“Happy Mother’s Day, Mom! Let’s go to Hooters!”
At least that’s what Hooters hope’s you’ll be saying to your mom tomorrow. No joke. Hooters is offering a Mother’s Day special. Every mom who brings a child to Hooters tomorrow and orders at drink will get a free entrée, up to a ten dollar value.
When I first read the article in USA Today that announced this Hooters Mother’s Day promotion, I wondered if USA Today had been hacked by someone with a creative and comedic mind. But, after checking the Hooters website, I became convinced the USA Today was telling the truth.
Before I share a few excerpts from the article, I should mention, just in case you’re in the 1% of people unfamiliar with the Hooters brand, that it’s a restaurant known mainly its shapely female waitresses wearing tight t-shirts and tiny nylon shorts. I have not had the privilege of eating at Hooters (fancy that), but I have walked through the franchise that spills out in the San Antonio Riverwalk. Suffice it to say that I would not bring my wife or mother here for any occasion, even if our entire dinner was free. Call me uptight and old fashioned. Call me a feminist. Call me whatever, but don’t invite me and the significant women in my life to Hooters.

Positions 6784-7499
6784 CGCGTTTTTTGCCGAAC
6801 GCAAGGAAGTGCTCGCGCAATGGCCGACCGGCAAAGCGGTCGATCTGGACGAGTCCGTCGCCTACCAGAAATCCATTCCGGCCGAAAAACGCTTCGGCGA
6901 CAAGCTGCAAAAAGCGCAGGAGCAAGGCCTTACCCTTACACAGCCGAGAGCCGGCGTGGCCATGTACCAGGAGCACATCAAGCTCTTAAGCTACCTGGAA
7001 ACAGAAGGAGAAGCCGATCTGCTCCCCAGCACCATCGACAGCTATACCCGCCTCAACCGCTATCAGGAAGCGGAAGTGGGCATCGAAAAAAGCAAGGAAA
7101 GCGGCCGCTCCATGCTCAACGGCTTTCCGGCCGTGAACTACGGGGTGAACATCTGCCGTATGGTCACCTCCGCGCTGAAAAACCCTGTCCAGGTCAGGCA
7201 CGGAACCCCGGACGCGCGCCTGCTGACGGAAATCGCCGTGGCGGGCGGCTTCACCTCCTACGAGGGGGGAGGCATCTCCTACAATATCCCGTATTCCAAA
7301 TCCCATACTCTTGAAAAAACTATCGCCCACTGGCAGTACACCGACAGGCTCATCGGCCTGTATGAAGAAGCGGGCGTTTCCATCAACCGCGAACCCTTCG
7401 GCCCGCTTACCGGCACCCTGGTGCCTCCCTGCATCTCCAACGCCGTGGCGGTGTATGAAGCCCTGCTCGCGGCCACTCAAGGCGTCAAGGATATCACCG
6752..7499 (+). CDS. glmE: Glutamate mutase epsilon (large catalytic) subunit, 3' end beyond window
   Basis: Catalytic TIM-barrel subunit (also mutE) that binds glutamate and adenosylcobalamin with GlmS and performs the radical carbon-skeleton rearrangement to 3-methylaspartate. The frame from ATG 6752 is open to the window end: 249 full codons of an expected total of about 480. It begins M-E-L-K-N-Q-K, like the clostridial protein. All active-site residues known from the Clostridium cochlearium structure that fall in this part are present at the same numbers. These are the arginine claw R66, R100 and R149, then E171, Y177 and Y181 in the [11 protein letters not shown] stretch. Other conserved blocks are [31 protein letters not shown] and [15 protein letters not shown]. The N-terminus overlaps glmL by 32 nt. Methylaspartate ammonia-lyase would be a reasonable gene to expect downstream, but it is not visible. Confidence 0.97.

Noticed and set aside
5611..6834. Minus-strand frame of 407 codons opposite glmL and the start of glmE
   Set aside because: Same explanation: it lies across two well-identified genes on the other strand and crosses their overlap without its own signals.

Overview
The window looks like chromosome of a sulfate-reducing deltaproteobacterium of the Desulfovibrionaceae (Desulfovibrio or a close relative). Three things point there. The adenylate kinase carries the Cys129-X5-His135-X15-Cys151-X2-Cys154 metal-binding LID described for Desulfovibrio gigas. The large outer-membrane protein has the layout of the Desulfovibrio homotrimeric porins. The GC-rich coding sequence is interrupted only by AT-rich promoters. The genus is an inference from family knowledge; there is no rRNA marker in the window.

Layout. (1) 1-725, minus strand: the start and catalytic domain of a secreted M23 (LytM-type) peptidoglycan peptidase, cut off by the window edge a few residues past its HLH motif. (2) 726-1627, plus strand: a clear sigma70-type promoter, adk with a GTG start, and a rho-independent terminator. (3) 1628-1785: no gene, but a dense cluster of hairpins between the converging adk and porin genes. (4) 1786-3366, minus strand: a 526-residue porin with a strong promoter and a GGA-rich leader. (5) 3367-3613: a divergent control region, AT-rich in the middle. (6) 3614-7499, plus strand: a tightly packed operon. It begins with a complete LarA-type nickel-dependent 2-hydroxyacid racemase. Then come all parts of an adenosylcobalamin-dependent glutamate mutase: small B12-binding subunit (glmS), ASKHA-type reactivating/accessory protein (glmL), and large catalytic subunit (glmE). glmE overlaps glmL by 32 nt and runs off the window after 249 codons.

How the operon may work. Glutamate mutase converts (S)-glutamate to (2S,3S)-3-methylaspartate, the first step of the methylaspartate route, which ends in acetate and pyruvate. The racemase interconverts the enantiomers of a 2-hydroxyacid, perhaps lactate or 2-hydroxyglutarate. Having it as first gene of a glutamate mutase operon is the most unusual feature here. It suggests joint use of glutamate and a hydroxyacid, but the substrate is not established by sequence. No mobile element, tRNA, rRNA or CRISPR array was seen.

Okay, back to the article. Here are a few choice excerpts:
The chain famous for its waitresses in sexy uniforms has long struggled to attract female customers — particularly mothers.
[Huh. I wonder why that could be?]
Hooters’ marketing chief says the chain just wants women to see the that Hooters is not the big, bad wolf of dining. “It’s not as diabolical as you think,” says Dave Henninger, chief marketing officer. “We know you don’t think of Hooters as a typical place to take Mom, but we want to make it more appealing for Mom to come in.” Hooters’ five new entree salads, all priced under $10, are one attempt by the chain to appeal more to women, he says.
[Don't you just love it? "We know you don't think of Hooters as a typical place to take Mom."]
But some skeptics think that Hooters has a long way to go before it has any genuine appeal to women. “For a woman to walk into a place called Hooters,” says Robert Thompson, professor of pop culture at Syracuse University, “that new Cobb salad had better be awfully good.”
Once again, truth is stranger than fiction!
I’m tempted to get up on my soapbox and rail against this sort of thing, but sometimes the critique is so obvious it can’t be enhanced with words.